Continuous real‐time ECG monitoring is an essential part of basic intra‐operative monitoring guidelines . However, the three‐lead ECG electrodes routinely placed in the Mason–Likar (M‐L) configuration (i.e. both infraclavicular fossae, and the anterior axillary line midway between the iliac crest and the costal margin) can encroach on the surgical field during anterior chest wall, upper abdominal and shoulder surgery. Further electrode relocation reduces their access by the anaesthetist, and risks misinterpretation .Takuma et al. suggest relocation to the anterior acromial region and anterior superior iliac spines bilaterally, but this is associated with abnormalities in R‐wave amplitude (specifically an increase in lead 2) .Instead, we have found that placing electrodes on the left and right sides of the forehead and a third anywhere below neck on the left side improves accessibility without detriment to ECG output morphology (Fig. ). With minor re‐adjustment, this configuration can be used successfully alongside processed electroencephalography electrodes.Suggested position of ECG electrodes.ReferencesAmerican Society of Anesthesiologists. Standards for basic anaesthetic monitoring 2016. https://www.asahq.org/~/media/Sites/ASAHQ/Files/Public/Resources/standards-guidelines/standards-for-basic-anesthetic-monitoring.pdf. (accessed 02/02/2018).Association of Anaesthetists of Great Britain and Ireland. Recommendations for standards of monitoring during anaesthesia and recovery 2015. Anaesthesia 2016; 71: 85–93.Jowett NI, Turner AM, Cole A, Jones PA. Modified electrode placement must be recorded when performing 12‐lead electrocardiograms. Postgraduate Medical Journal 2005; 81: 122–5.Takuma K, Hori S, Sasaki J, et al. An alternative limb lead system for electrocardiographs in emergency patients. American Journal of Emergency Medicine 1995; 13: 514–17.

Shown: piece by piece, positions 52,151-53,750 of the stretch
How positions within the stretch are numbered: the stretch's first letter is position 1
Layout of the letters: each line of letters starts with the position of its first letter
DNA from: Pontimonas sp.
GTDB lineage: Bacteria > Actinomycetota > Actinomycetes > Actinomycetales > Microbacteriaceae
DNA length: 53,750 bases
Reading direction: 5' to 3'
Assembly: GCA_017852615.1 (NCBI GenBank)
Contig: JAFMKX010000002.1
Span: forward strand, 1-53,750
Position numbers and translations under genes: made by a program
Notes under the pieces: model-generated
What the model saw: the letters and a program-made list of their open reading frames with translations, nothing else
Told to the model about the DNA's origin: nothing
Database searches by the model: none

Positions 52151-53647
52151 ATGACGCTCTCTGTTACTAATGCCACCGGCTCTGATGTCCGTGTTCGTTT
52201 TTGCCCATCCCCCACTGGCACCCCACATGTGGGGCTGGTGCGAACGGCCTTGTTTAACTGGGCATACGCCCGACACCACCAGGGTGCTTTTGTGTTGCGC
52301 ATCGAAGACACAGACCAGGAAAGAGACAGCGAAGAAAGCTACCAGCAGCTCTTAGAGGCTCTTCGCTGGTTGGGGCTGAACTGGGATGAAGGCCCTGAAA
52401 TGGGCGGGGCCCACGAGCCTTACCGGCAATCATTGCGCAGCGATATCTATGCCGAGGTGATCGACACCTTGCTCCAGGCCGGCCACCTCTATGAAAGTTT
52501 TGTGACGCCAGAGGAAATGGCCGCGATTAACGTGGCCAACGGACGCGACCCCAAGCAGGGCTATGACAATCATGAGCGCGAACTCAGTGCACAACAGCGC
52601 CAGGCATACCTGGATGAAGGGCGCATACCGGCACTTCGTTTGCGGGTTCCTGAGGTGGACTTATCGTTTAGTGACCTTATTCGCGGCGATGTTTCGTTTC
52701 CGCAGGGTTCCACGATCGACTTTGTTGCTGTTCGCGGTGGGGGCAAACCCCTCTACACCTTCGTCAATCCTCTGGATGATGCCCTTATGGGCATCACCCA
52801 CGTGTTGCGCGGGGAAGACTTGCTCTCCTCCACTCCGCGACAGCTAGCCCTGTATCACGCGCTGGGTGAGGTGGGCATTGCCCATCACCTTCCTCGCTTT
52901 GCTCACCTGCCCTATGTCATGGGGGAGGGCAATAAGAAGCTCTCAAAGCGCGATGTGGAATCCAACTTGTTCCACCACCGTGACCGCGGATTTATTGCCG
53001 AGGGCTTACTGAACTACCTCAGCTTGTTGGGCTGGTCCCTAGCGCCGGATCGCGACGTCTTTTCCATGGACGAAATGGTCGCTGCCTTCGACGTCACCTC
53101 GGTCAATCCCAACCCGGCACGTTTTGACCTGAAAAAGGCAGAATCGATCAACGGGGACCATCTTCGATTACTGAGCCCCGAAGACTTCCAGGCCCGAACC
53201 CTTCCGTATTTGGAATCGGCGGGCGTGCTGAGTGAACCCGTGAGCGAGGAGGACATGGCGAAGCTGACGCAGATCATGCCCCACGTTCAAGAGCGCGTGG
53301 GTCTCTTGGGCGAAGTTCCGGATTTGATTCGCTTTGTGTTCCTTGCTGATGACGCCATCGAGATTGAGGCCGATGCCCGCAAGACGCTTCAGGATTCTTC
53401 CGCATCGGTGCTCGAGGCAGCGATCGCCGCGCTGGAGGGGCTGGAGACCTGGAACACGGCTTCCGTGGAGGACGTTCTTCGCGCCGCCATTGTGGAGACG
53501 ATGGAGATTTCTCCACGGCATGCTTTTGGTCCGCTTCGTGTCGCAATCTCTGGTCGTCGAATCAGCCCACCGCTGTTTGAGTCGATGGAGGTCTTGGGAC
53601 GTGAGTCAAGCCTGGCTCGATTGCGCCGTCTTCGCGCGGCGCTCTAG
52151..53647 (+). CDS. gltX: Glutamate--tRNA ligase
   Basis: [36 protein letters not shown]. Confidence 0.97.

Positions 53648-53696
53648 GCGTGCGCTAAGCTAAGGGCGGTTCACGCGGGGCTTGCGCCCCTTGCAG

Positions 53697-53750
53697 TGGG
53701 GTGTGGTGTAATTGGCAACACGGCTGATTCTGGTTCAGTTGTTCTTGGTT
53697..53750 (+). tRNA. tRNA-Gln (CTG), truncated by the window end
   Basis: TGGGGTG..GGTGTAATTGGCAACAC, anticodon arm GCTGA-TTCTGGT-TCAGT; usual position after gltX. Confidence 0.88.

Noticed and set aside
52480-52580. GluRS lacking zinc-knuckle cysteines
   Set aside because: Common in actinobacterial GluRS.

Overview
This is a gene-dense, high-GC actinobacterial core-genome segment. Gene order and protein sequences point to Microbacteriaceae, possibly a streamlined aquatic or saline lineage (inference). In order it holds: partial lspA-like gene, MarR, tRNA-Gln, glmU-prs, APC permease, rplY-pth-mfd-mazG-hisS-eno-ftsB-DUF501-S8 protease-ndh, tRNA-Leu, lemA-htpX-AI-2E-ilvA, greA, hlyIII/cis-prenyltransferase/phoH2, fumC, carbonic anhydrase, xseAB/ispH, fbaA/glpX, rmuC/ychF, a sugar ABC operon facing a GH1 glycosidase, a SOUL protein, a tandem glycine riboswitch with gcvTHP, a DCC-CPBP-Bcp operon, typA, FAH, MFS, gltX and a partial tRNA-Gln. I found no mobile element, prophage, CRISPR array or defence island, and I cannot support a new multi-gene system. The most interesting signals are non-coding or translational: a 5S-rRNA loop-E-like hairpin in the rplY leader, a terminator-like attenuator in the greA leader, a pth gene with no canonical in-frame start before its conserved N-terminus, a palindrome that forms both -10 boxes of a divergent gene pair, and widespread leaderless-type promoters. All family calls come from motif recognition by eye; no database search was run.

Anaesthesia – Wiley
Published: Jan 1, 2018
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